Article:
Satellite Radiation Leaks Amid SpaceX Monopoly Talks

satellite radiation, SpaceX, ISS, Elon Musk, Monopoly

Elon Musk’s SpaceX has established a monopoly in the rocket launch industry, but concerns are growing over the company’s market control, and satellite radiation leaks, among others.

  • SpaceX powered 66% of customer flights from American launch sites in 2022, thanks to its reusable rockets, competitive prices, and launch frequency.
  • Concerns arise about the lack of competition and rising launch costs as SpaceX increases prices for rocket launches, potentially conducting 100 flights in 2023.
  • Scientists call for collaboration between SpaceX and the satellite industry to address radiation leakage and ensure coexistence with radio astronomy, urging support from regulators.

Elon Musk’s SpaceX has emerged as the dominant player in the rocket launch industry, effectively holding a monopoly position. And amid the company’s dominance, scientists are worried about its satellite radiation leaks interfering with their work.

According to Jonatan McDowell, an astrophysicist who tracks space activity, the company managed to power 66% of customer flights from American launch sites in 2022. This is primarily due to its reusable rockets, competitive prices, and unique launch frequency,

Considering the Russian-Ukraine war has made the Russian Soyuz rocket off limits, competitors like Jeff Bezos’ Blue Origin and French launch company Arianespace have yet to launch their vehicles, and other rivals pulling out of the game, the situation isn’t ending any time soon. From the looks of things, SpaceX has become a de facto monopoly. And experts are not too happy about the situation.

SpaceX holds a virtual monopoly on ferrying astronauts, launching satellites, and providing critical services such as internet connectivity through its Starlink satellite-broadband service. Such a monopoly holds significant implications for satellite operators and government agencies. These entities are now forced to align their schedules and projects with those of SpaceX.

And similar to any other monopoly out there, people are raising concerns regarding the lack of competition and rising launch costs. As it turned out, the company has increased its prices for rocket launches, including ride-share missions, and is projected to conduct 100 flights in 2023, with the potential to reach 200 launches per year. While this steady stream of revenue supports SpaceX’s ambitious projects, the company’s success has sparked calls for a more competitive landscape in the industry. Essentially, they can arbitrarily stick a price on something, and no one would be any wiser.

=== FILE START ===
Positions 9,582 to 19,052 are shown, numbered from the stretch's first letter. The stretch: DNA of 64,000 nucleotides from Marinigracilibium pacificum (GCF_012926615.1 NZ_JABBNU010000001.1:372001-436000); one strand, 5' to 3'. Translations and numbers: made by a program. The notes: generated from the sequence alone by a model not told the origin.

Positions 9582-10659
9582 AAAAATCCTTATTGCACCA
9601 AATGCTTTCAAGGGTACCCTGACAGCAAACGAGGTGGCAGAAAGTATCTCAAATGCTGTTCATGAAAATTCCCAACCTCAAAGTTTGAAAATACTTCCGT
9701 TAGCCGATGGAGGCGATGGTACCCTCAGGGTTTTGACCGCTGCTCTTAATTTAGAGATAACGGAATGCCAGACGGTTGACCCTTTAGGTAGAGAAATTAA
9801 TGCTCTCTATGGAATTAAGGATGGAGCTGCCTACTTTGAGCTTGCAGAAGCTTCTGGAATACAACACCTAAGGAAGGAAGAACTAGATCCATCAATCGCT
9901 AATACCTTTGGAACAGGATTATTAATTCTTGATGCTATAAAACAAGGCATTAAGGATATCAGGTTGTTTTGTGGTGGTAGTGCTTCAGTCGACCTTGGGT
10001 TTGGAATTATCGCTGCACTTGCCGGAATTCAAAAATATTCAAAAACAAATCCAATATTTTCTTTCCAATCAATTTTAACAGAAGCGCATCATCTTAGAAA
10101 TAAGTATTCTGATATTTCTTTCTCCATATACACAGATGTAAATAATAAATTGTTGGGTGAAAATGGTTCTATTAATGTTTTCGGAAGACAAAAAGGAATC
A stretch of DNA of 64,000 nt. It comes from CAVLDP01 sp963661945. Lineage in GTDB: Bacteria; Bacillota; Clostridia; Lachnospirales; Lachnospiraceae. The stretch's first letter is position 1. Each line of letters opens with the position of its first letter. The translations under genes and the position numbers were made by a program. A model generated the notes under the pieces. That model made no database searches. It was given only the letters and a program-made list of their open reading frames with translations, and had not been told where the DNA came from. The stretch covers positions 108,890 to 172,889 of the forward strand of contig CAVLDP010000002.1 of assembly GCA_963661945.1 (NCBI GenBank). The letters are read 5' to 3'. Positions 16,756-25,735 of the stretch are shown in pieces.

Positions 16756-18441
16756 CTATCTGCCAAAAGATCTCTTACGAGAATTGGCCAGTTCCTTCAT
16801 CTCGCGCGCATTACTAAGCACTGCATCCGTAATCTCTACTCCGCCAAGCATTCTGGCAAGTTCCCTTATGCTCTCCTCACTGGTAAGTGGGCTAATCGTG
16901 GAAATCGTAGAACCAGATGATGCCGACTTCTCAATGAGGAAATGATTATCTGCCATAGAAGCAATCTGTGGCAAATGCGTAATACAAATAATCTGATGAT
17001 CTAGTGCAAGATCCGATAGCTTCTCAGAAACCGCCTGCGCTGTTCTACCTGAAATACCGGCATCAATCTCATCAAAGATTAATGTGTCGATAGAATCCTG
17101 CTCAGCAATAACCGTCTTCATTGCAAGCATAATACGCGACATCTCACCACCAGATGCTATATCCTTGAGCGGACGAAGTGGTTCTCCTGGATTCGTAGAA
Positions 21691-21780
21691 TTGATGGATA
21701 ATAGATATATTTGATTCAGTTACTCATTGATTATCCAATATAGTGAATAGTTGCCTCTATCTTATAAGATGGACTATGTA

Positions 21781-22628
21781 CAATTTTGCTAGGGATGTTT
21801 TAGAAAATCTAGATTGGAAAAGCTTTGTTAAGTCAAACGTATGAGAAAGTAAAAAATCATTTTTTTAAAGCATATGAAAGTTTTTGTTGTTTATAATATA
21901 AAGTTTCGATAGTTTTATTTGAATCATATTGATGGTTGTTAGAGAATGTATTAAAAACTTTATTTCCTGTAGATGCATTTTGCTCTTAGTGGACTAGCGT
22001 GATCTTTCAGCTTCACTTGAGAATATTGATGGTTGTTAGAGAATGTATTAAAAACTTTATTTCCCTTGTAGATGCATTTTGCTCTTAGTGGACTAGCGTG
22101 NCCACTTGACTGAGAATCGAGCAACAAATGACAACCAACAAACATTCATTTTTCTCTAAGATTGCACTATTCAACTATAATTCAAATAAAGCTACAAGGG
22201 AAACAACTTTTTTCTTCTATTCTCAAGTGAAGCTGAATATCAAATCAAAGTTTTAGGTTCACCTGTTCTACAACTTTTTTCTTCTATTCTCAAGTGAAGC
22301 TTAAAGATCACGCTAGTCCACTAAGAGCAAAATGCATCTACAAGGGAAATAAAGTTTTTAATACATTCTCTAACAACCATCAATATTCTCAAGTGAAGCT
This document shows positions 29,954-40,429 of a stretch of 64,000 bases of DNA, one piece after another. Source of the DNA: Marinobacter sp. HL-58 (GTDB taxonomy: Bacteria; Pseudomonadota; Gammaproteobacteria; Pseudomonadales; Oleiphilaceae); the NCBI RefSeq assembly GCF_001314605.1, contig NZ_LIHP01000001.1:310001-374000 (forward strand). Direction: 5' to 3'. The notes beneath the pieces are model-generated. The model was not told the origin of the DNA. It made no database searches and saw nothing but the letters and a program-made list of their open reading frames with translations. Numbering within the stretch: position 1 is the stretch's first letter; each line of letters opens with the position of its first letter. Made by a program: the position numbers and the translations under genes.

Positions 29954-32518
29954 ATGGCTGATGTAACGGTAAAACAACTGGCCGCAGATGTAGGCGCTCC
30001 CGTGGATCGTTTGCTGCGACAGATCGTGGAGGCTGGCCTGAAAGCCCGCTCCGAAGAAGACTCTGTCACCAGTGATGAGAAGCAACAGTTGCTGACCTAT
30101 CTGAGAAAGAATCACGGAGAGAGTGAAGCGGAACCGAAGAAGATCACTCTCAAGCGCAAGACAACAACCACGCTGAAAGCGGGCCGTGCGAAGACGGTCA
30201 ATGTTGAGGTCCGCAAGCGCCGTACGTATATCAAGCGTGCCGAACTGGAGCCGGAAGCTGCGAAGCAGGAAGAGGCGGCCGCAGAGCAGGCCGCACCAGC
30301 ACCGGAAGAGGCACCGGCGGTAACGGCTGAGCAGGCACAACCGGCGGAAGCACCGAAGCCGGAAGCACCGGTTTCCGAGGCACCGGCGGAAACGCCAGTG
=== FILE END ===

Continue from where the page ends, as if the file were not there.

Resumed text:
Talking to The Wall Street Journal, Payam Banazadeh, chief executive at Capella Space, a satellite company that uses specialized radar to capture imagery of Earth, said he wants more choices. However, he does clarify that “in the short term, we plan to continue with SpaceX and Rocket Lab until some of these new launch vehicles demonstrate reliability and repeatability.”

In other concerning news, recent research has revealed that Starlink satellites are leaking low-frequency radio waves, posing challenges to radio astronomy. The electronics on board these satellites emit unintended radiation that interferes with observations conducted by radio telescopes. The satellite radiation leakage was detected by the LOw Frequency ARray (LOFAR) in Europe, which observed electromagnetic leakage from 47 out of 68 Starlink satellites. This leakage occurs in a frequency range allocated to radio astronomy and is a concern for large-scale observatories under development, such as the Square Kilometer Array Observatory.

While the satellite radiation leakage from Starlink satellites is currently not regulated, scientists and astronomers are calling for collaboration between SpaceX and the wider satellite industry to address the issue. Solutions need to be found to ensure the coexistence of satellite constellations and radio astronomy without negative impacts. SpaceX has already initiated discussions with astronomers and is working on reducing or eliminating the unintended radiation.

According to the astronomer from the Max Planck Institute for Radio Astronomy and the Astronomische Gesellschaft in Germany Michael Kramer, “the present study highlights an example of the various channels of how technology development may have unforeseen side effects on astronomy.” He continues, “With SpaceX setting an example, we are now hoping for the broad support from the whole satellite industry and regulators.”

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